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Seeding Concrete Slabs

By Sue Marquette Poremba

SuePorembaSeedingConcreteSlabsTraditionally, seeding was simple: It meant scattering pieces of rock into the surface of concrete, where they would give decorative flair to a slab.

“Nowadays, seeding has taken on a broader realm,” says Tom Ralston, CEO of Tom Ralston Concrete, in Santa Cruz, Calif. “We seed glass bits, silicon carbide, sometimes even bits of metal. Different things can be seeded — or broadcast — into the concrete, later to be exposed.”

Seeding helps create unique looks that aren’t obtainable with other materials, explains Bob Harris, president of the Decorative Concrete Institute. “There are thousands of options available, when you consider tinting the matrix of your ready-mixed concrete or cement-based topping with a variety of colors as a base in which you can seed exotic aggregates into.”

One reason contractors might seed concrete rather than adding decorative aggregate to the mix before pouring or casting is the overall cost. “You could be adding 2,500 pounds of aggregate, and aggregate can run 10 cents to 20 cents a pound,” says Tim Blankenship, concrete specialist at Atlanta-based contractor Floors by Design. “You could end up adding a couple hundred more dollars per yard to your concrete costs just from the aggregate.”

Rather than adding a couple thousand pounds of aggregate into the mix, you can add six pounds of aggregate to the surface and get close to the same look, he says. “For example, we did a project several years ago where they wanted the aggregate in the mix. The cost when installed was around $14 a square foot. Had we broadcast the aggregate, it would have cost between $7 and $9.”

Other considerations include the desired appearance, the difficulty of placing the chosen aggregate and the availability of the aggregate, says Doug Bannister, owner of The Stamp Store in Oklahoma City. “Something (also) to be considered is how the performance of the slab might change if the aggregate is integral. With seeding, the integrity of the mix design is maintained.

“One offsetting cost factor is the labor required to broadcast and work in the aggregate,” he says. “If the contractor has the latitude to make a choice in methods, he or she must assign costs to these considerations to ensure profitability and still deliver the look and the long-term durability of the project.”

Types of aggregate that are readily available for seeding into projects vary from region to region, Bannister notes. “The Southeast part of the country has beautiful river rock, while the Northeast has strikingly handsome dark gray granite.” Harris takes that idea a step further, saying that even within a region of the country, such as the Southeast, the aggregates available can vary — for example, there’s granite in Georgia, but limestone in Florida. And areas near the seaside have ready access to crushed shells.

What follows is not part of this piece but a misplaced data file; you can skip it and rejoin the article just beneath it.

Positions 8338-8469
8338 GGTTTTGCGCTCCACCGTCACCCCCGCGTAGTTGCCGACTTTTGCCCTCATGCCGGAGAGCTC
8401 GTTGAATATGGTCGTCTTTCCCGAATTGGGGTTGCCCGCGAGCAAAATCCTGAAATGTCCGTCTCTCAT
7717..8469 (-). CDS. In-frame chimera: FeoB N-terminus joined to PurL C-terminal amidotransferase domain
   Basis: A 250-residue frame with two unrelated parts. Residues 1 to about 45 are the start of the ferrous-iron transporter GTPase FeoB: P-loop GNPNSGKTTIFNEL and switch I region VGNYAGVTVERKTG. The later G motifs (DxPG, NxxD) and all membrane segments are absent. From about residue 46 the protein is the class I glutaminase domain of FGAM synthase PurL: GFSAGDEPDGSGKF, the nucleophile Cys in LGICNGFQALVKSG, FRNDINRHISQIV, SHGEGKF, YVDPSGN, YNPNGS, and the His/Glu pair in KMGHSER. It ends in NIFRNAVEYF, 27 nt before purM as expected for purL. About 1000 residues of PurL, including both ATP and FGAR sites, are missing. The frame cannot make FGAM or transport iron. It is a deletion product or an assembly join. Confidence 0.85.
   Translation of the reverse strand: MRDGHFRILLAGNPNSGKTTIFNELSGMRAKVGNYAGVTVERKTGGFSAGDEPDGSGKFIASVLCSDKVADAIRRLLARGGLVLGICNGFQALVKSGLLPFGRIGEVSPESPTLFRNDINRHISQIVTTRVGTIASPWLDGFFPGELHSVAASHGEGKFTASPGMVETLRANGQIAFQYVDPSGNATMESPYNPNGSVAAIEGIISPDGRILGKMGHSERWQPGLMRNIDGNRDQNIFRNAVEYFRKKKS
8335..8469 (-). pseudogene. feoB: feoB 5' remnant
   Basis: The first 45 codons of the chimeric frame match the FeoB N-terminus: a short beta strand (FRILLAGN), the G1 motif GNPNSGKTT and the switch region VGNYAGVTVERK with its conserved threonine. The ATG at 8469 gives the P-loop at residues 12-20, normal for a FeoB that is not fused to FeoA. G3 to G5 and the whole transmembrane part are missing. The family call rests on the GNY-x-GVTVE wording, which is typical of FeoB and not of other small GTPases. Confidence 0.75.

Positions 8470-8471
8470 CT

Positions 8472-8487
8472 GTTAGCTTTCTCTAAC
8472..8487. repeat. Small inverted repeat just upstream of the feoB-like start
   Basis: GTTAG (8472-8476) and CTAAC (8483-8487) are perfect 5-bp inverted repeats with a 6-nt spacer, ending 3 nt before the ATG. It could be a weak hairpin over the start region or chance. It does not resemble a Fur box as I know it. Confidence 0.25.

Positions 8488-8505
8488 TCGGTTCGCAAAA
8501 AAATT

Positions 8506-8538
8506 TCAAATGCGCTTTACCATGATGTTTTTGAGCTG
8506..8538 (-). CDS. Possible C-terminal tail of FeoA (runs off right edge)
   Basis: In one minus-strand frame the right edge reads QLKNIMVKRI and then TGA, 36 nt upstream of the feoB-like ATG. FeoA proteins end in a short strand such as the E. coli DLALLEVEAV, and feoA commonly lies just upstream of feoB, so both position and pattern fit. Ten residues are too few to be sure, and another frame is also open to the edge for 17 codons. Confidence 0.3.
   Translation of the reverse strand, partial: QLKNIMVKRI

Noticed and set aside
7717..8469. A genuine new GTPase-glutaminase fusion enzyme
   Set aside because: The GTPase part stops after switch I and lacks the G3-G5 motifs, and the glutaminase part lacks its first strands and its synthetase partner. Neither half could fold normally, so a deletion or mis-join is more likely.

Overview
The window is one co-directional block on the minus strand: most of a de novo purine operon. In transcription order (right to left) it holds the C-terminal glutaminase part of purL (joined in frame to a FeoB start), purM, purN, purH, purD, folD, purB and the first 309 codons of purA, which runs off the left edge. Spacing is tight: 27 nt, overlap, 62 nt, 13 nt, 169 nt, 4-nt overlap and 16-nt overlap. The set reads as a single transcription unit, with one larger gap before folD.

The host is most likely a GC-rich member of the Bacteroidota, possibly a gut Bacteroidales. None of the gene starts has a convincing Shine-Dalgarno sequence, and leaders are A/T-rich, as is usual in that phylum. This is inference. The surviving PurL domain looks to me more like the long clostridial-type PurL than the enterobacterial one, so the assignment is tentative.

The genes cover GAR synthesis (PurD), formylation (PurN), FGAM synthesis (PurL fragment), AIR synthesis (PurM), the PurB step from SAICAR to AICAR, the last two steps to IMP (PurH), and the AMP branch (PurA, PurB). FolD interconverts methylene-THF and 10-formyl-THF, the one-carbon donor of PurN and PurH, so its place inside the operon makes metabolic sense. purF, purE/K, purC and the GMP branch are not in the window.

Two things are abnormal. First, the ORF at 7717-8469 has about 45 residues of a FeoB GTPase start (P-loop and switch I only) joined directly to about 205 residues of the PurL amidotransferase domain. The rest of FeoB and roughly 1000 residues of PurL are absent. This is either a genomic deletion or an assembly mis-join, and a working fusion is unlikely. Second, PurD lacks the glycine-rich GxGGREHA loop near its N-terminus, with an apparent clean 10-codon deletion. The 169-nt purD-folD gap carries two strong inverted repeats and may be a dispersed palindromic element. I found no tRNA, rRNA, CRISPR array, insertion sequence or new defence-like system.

The most effective way to seed decorative aggregate into the concrete varies. “Clients want a nice, even, heavily laden aggregate finish,” says Ralston, “so it is all tightly compressed and compact. In order to get that, you need to broadcast your aggregate correctly.”

Although there are mechanical spreaders for more even coverage, the most common method is hand broadcasting.

While seeding doesn’t require significant changes to the mix design, there will be times when the contractor will want to do some tweaking. “It all depends on what you are seeding into the surface itself,” says Blankenship. “Is it anything that will affect the ASR — alkali silica reaction — which can be caused by glass or shells or different minerals, depending on where you are in the country? Is it being used for an exterior mix or will it be polished? There are a lot of variables when it comes to tweaking, and the best way to figure out is to try it out on test samples first.”

Saw-cutting should also be taken into consideration when seeding. “You need to be careful about saw-cutting early — on the same day — when you have heavy aggregate exposure, since this could cause pop-outs along the saw cut,” says Harris. “In most cases, we have not had issues with saw-cutting as long as the concrete has had sufficient cure time, which typically means the next day.”

Aggregate can be exposed in several ways, depending on the application. The floor can be shot-blasted to expose the aggregate and then polished, for example. The most common way to expose seeded aggregate is to use a top-surface retarder. According to Harris, the spray-applied product retards the setting of the surface paste, allowing for the paste’s easy removal.

“When I worked in the theme parks, we were doing 50-plus yards every day with just water and brooms,” he says. ”We would start with just water and then move to fine- to medium-bristle brooms as the concrete stiffened. If it was needed, we would then move to a coarser broom, sometimes needing wire-bristled brooms and on occasion even a pressure washer.

“I look back now on how much we were pouring and exposing and I’m amazed at how good it still looks today,” he says.

For more information on the techniques described here, visit www.ambientglowtechnology.com, www.decorativeconcreteinstitute.com and/or www.heritageglass.com.

This is another in an ongoing series of articles adapted with permission from Concrete Decor magazine. For more information on the magazine, visit www.concretedecor.net

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